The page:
Podcast Episode - Stock Market Jitters: Part 1


Investing, Podcast, Saving


January 27, 2019

Listen to Podcast Episode:

In today’s podcast, Suze wants to have a conversation on the stock market.


Podcast Transcript:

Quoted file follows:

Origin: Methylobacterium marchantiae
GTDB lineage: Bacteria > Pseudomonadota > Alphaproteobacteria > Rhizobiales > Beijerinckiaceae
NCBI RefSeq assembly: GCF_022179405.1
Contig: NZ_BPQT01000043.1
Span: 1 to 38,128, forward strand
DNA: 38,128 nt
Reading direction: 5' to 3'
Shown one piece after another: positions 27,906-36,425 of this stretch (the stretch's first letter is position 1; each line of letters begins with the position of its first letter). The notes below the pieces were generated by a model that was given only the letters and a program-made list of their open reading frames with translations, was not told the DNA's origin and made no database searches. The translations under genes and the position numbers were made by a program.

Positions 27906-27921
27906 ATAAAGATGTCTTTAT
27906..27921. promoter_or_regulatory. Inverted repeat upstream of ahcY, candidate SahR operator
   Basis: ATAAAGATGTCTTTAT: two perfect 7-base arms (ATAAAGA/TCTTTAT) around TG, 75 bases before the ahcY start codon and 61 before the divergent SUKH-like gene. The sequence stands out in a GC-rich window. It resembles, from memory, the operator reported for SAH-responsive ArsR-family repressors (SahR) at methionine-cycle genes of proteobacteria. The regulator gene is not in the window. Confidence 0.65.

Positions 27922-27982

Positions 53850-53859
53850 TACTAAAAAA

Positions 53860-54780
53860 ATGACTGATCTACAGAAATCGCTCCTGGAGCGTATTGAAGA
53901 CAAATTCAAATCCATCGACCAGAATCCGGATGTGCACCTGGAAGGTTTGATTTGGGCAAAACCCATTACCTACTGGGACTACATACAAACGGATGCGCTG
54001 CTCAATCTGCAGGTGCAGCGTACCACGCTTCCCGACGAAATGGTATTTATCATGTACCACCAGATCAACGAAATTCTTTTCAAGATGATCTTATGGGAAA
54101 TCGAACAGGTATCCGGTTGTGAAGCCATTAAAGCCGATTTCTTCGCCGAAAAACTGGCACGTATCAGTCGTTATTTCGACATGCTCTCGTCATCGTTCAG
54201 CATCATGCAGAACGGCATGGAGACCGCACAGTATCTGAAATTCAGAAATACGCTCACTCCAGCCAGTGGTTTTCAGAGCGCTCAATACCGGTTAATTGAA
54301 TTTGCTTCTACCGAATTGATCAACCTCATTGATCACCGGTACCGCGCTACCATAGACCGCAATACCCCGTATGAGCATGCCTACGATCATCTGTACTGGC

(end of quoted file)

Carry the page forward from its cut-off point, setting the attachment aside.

Suze Orman here and welcome to the Women & Money podcast. Today. I want to talk to you about the stock market. No, no, don't freak out. I'm not gonna get too technical on you. But you see me. And you say to me, Suze, what should I be doing? Should I be selling? Should I be buying? I'm so afraid Suze. This is all the money I have. I don't know what to do. Tell me, Suze, what do you think's going to happen with the stock market? And I'm here to tell you, I have no idea. Nor does anybody else, really. Because what you have to understand, is that anything can happen out there that affects the stock market. So it's not about, what do I think about the stock market, it's about how does the stock market make you feel. Remember, the goal of money is to make you feel secure. And if this is your money, I don't care how much time, how what age you are, anything. All I care about is this. How does the stock market make you feel? You need to answer that question. Because if you are scared to death, scared to death, I'm here to tell you fear is one of the main internal obstacles to wealth. Oh you will buy at the wrong time, and you will sell at the wrong time. Now how do I know that's true? Let me tell you a story. It was years and years ago in the 1980s, when I first became a financial advisor and worked as a stockbroker. And when you're a stockbroker, when your financial advisor, you build what's called a book. And a book is people that become your clients, and you usually pick four or five stocks, whatever they're your favorite stocks may be, and you put all of your clients in those stocks. So I started to realize, and this was before computers. I started to realize as I was writing in what's called my book, it was a black book, in fact I wish I had saved it. Anyway, as I was writing in the black book, every client that said yes, they would buy 100 shares of XYZ stock at this price. And then we would sell it, and I would see did they make a gain, did they make a loss? I would be able to tally every single one of those before again it was done automatically. And I started to notice that all the same people made money on that one stock, and all the same people lost money on that stock. And then I started to look at my other stocks. And it turned out that again, the people who lost money on that stock were all the same, and those that made money on it were the same. And I'm thinking, how is that possible? What's going on here? So I decided way back when, to call all the clients. And here was the question that I asked them. I asked when I called you and told you that I wanted you to buy XYZ stock, why did you buy it? And the ones that all had lost money on that stock told me, well, I was afraid to say no to you Suze, I didn't want to hurt your feelings. So I just said yes. All the ones who made money on that stock, when I asked them that question said to me, oh I thought it was a great idea. It made total sense to me. Now you may be wondering how is it possible that if you buy a stock some people make money and some people lose money. Here's how. You buy a stock for everybody at 30. And it goes down to 15. And all of a sudden your phone is ringing, and many people are saying, sell the stock. I don't want it anymore. Sell the stock, sell the stock. I don't care. I think it's going down even more. So you sell the stock for them and they have lost money. But you don't hear from many of the other people and you still like the stock as a financial advisor. So you're not going to call them and say anything. And then the stock goes from 15 to 17 to 30 to 50 to 100, and it keeps going up. So then, you have people who maybe want to sell, they made money on that stock, while others lost. Now, I hope that is clear to you. That is when I started to realize that fear when you're afraid of something and you do something when you are afraid, you will buy at the wrong time and you will sell at the wrong time. And I have carried that lesson with me throughout my entire investing career in terms of advising people what they should do. Because I can tell you, no it's okay, it's going to come back. But if you are afraid, you will end up selling. So I just need to know because maybe things have changed here. You are. Did you relate to that? Yeah, I mean, unfortunately I related to it. And I think, you know when I first started dating Kevin, actually, he's a he's a CFA. Um and he is in private equity now, and he does lots of investing in stocks. And I didn't know much about it. I had done all the classic normal things, I was ready to make some investments and he said, okay, how about this stock? And I said, okay, put $20,000 in an Etrade account for him to buy, and he said this stock and I didn't ask a lot of questions. But when he said, when he said to you, how about this stock, what did that little voice, you know, I always say to everybody, we all have this little voice, it's about at our belly button in our stomach and I actually think it's the voice of God telling us when to do something and when not to do something. When he said to you, let's do that, was your little voice in your stomach saying no, no, no, I don't want to, no, it's not for me, whatever? Yeah, my little and actually it sounded like Suze, just so you know everybody, it sounded like you saying don't do this. Uh no. Yeah, the voice said, no, don't do it. I didn't know enough. And I don't, I wish I understood why I felt fear and asking more questions. Um but I did, I felt fear. And and I'll tell you, I feel like I'm in a really supportive relationship. He wasn't twisting my arm to do something. I just, I did it. And then guess what? The stock went down, down, down, down, down, down, down. And this is in the early parts of our relationship. And I felt sick to my stomach even more than I originally did. And let me tell you, he felt pretty sick to his stomach. There's probably no worse feeling. And I'm guessing you've had this feeling once or twice before losing somebody else's money. It’s not a good feeling. Um, so guess what? I sold and I lost my $20,000, gone. So you let it go almost all the way down to nothing. Yeah. And the stock came back by the way. And did Kevin sell his? Or did he keep it? No, he kept it. Because he believed in it. He was like he was trying to teach me this lesson that listen this is where I've been, he's been in the stock for a long time. And now the stock is doing really well and he's you know 10x his money. And that is 10 times everybody. Right. And you lost. So that's what I'm talking about. So you've experienced it when you do something out of fear, when you do something out of fear, you always sell at the wrong time and buy it the wrong time. So one way that you can get over that fear if you have fear is not put all your money into something all at once, you can take a sum of money that you feel comfortable with, $200 a month, $100 a month, whatever it may be. And just put that away in a diversified mutual fund. Again, when it comes to stocks, individual stocks, I'm asking you all to be very careful because to get true diversification, you should not have more than 4% of your money in my opinion, in one stock. So you would need at least 25 stocks. Individual stocks for you to be diversified and that may just be a little bit much for you. You know, Sarah there's so many ways that we could go here. You know when I think about stock market jitters and you said something you said, I must know what that feels like because you know you're a stockbroker, Suze, you lost people money and I most certainly did. I gave them recommendations that went down, some went up. It's impossible not to, but you know what I realized about this stock market jitters is, financial advisors get stock market jitters as much as anybody. Imagine yourself, you're a financial advisor, you're a stockbroker. And maybe you have, if you have, if you're a really great one, you have 500, 1000 clients. And the market now is going down, and down, and down. And now your phone is ringing off the hook. With not just one person or two people, but hundreds of people saying Suze, what should I do? What should I do? Oh my God. And you your own money is invested in those stocks. Now, all of a sudden, their jitters, all of your clients jitters have made you jittery, because what if you're wrong, are you right? So that is why you need a financial professional, if you are using one, that has been in this industry a long, long time. Somebody who has expiry down markets, up markets, down markets, up markets. And they now have perspective, so that when everybody is calling them, they have the emotional maturity not to let other people's opinions affect what they know professionally about the investments that you are in. So I just want you to think about that. When you buy a mutual fund, you don't get to talk to the portfolio manager, the person who buys and sells the stocks within that mutual fund, because you would drive them crazy. But that's why if you are using a financial advisor, it's not just about should you be investing in the stock market or not, but who are you using who is also advising you about what you should be doing in the stock market? How long have they been doing this? You need to know their track record, and their maturity, and how they feel as well. That's a big deal. Because I used to call that the broker jitters. I saw it happening all the time when markets would crash around me. All the time I saw their financial advisors going, oh my God, oh my God, I just got, you know, 100 calls today. And I'm just so confused, I don't know what to do. Well, I mean, I think it goes into everything. The, the thing about investing, you've told me this before, investing means you're going to be proactive with your money, being proactive with your money means you're learning, you're paying attention. You're understanding where you're putting your money. And that was my big mistake. I didn't understand, I didn't ask any questions. I don't I was afraid to ask questions which is completely ridiculous. And now, I learned from that lesson to ask a lot of questions about what I'm doing with my money. But more than just asking questions though Sarah, you also have to be in touch with what you need from your money. You know, the truth of the matter is, and I always say this to people. So, so you listen to me. Which is, if you have time on your side, because I'm gonna say this again if you need your money within three years, you need it for a down payment on a home, you needed to pay off your student loans, you needed to put a new roof on your house, you need it for whatever. You need it. And you need a lump sum of it. Then that is not money that belongs in the stock market. So that is money that you really need to come out of the stock market. Obviously check with your CPA first, and make it safe and sound. You know years ago, you didn't have a choice if you came out of the stock market because what were you gonna do with your money? Interest rates were essentially at zero. Now you can get 2% or higher in certain savings accounts. So you can stay safe and sound if you need to, and not get 0%, but get a medium kind of interest rate on your money. But what's really important is if you have longer than three years, five years, 10 years and you're okay, you're feeling secure, you should be wishing and praying and hoping that this stock market goes down. And it goes down and it goes down and it goes down even further. Because the more it goes down, the prices of the shares of let's say your Standard and Poor's 500 Index Fund that you purchase goes down. The cheaper those shares get, the more shares your dollars buy every month when you're dollar cost averaging. And the more shares that you have, years from now when the market does return, that's when you start to make money. So you just have to have a plan of action. Either the stock market is for you or it's not for you. Either you feel secure or you feel insecure. If you feel insecure, what actions can you take so that would make you truly feel secure. Not pretend, but really. And then you know what to do. I just have to tell you one more story. KT drives me crazy every time I invest in something and she invests her money as well. And it goes up dramatically. She says sell it, just sell it Suze. We made good money. And I said I am not selling it. I want to keep this because this is a stock that I want to own for the long run. Not just for one year or two years. I want to own it for 10, 15 or 20 years. So I'm keeping it. And then whatever she would do, she would drive me crazy. So I don't allow her now to talk to me about the stocks that she has and the moves that she makes. She just has to do it on her own. Because her indecision and her fears start to merge into mine, and then I start to make mistakes with my money. And so we keep that separate, just so you know. Are you surprised to hear that? No, because I know well, first of all, I know your personalities, and I know I know the differences in them. But I also know how you guys have decided to do your finances, which by the way is a whole another episode that we need to get into. Because I think you've got great advice for people on financial independence which was which was last week, but going forward there's also a lot of topics around relationships to that I think are really important that you can share anecdotally. Love and money, love and money. We're gonna have to let's do something about that on Valentine's Day. Oh that's a great idea, let's do that. So why don't we do this Suze. We need to get questions from our our friends out there and and not assume what they want to know, even though here's what's gonna happen. I just want to call this this play on the field, is we're gonna get in all these questions, and every single question Suze is gonna say, I know that that's what they were going to ask. You could have just asked me those questions. Even if I did, I'm going to say that to you just to drive you crazy just so you know. Welcome to the world of S.O. and S.O. So alright, did you tell them yet? Are you going to tell them to do this? I'm gonna tell them again. You can email us at asksuzepodcast@gmail.com, or leave us a voicemail at 877-545-SUZE. 877-545-SUZE. And I think you all know this by now, but it's S-U-Z-E. And that's it. We'll talk on Thursday. See you soon, everybody. Bye bye.